What’s In Your Mental Health First Aid Kit?
The contents of any first aid kit should be based on your needs; the only difference with a mental health first aid kit is that the items aren’t physical. Instead, they are learned strategies, so you can carry your kit with you wherever you go.
Regular first aid kits are used for treating sudden injuries quickly (“I’ve got a paper cut and need a plaster), whereas a mental health kit is more pre-emptive (“I am feeling more and more stressed; I need to get rid of some tension”). As soon as you notice those early warning signs, it’s time to refer to your first aid kit.
Take your temperature
Any good first aid kit needs a thermometer. When did you last take your emotional temperature? It’s a good idea to regularly take your emotional temperature, which ranges from 1 (I feel completely rubbish) to 10 (I feel fabulous, on top form). Keep a general note of your temperature to make sure it stays relatively level. What would it take to increase your temperature by 1 point?
Check your symptoms
Important: this table shows how different mental health conditions can share similar symptoms – it is NOT a diagnostic tool. Symptoms can range from mild to severe; if prolonged and the effects are having a negative impact on your life, contact your GP.
Remedies (strategies) to keep in your mental health first aid kit
These strategies, while not professional mental health interventions, are based on the latest mental health research and are available for anyone to use. Many individuals find these tools so powerful that they shine a light on their own experiences of stress.
We are social creatures with emotional needs for relationships and positive connections to others. We need the company of others to feel and function at our best.
- Call a friend or loved one
- If you don’t feel that you have anyone to call, reach out to acquaintances – an old friend, a co-worker, a neighbour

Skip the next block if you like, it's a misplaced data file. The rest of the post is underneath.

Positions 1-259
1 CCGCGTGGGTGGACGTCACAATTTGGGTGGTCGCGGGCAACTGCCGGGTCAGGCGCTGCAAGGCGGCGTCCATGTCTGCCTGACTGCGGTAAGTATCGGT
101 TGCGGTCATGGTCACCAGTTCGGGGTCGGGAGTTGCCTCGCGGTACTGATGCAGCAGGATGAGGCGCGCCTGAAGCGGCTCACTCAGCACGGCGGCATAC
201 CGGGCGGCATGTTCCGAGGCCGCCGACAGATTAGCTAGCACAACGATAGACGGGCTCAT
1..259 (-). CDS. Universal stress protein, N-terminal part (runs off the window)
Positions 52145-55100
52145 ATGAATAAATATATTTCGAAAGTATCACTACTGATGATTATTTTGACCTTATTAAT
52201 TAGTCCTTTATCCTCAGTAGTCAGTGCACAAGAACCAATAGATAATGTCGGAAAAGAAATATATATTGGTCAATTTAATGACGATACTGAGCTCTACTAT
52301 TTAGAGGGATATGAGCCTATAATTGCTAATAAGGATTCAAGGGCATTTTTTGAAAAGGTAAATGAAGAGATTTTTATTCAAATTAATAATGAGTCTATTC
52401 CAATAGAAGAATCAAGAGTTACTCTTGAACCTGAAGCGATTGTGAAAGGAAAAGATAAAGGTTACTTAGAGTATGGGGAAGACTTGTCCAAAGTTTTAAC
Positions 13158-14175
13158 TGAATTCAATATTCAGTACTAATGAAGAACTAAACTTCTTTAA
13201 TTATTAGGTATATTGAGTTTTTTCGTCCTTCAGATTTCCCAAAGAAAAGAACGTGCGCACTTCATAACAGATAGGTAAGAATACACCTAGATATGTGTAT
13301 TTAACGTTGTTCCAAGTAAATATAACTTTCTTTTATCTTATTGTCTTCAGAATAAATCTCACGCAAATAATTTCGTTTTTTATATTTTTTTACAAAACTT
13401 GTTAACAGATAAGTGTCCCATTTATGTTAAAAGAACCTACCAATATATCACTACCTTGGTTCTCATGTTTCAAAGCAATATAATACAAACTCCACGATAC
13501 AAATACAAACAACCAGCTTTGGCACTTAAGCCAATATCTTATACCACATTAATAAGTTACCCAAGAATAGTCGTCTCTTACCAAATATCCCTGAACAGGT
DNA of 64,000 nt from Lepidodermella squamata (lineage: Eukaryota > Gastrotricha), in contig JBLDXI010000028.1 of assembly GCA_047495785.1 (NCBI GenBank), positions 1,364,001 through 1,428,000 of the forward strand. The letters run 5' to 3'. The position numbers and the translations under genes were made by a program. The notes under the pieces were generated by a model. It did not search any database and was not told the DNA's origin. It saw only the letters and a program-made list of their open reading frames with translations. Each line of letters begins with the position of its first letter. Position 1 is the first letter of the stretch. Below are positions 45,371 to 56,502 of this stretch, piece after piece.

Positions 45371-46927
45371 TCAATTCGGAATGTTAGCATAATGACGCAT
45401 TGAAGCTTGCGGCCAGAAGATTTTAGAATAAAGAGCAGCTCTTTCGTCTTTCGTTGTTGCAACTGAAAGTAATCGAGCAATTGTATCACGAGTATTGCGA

- Get away from the TV or computer screen
- Join – networking, social or special interest groups
- Smile and say hello to strangers you pass
The mind and body are intrinsically linked. Improving your physical health automatically benefits your mental and emotional well-being. Physical activity also releases endorphins, which lift mood and add energy.
- Aim for 30 minutes of activity most days (if it’s easier, 3 10 minute sessions can be just as effective)
- Try rhythmic exercise that engages both arms and legs, such as walking, running, dancing
- Include mindfulness in your workouts – focus on how your body feels as you move, the feeling of a breeze on your skin, etc.
- Most importantly – find an activity you enjoy
Not all stressors can be avoided and we need a certain amount of stress to thrive. These techniques will keep any stress in check and within healthy levels.
- Talk to someone – this releases stress-busting hormones
- Appeal to your senses – listen to an uplifting song, light a candle with a fragrance you find calming
- Prioritise leisure time – walking, reading, crafts etc
- Make time for contemplation and appreciation
- Take up a relaxation practice – yoga, deep breathing, progressive muscle relaxation
- Understand and accept your emotions
Enjoying A Brain-Healthy Diet
A wholesome diet, low in sugar and rich in healthy fats, can give you more energy, improve sleep and mood, and help you to look and feel your best.
Getting Quality Sleep
Getting enough sleep is a necessity, not a luxury, for mental health.
- Take time to unwind at the end of the day
- In the two hours before bedtime, avoid screens and devices
- Calm the mind and prepare for sleep:
- Take a warm bath
- Read by a soft light
- Listen to soothing music
- Practise a relaxation technique
- Stick to a regular sleep-wake schedule, even on weekends
- Ensure your bedroom is dark, cool and quiet
Having Meaning and Purpose
Finding meaning and purpose in life is essential to brain health; it generates new cells and creates new neural pathways in the brain.
- Engage in activities that challenge your creativity and make you feel productive – gardening, drawing, writing
- Quality time with those that matter to you
- Volunteering – the meaning and purpose derived from helping others or the community can enrich and expand your life
People Business are developing a “Survive and Thrive” guide to improve and enhance mental health. Drawing on learnings from the field of Positive Psychology and Cognitive Behaviour Therapy (CBT), it is packed with information and activities addressing issues such as resilience, sleep, balancing calm with stress (and understanding why some stress is a good thing), energy and many more. If you are interested in purchasing this guide, please contact email@example.com.
The self-care steps above are a great way to keep you mentally healthy, but if you find you are struggling with any of the symptoms associated with stress, anxiety and/or depression, and that those symptoms are prolonged and having a negative impact on your life, you should contact your GP. You can also find help and support from the Mental Health Foundation and via Mind.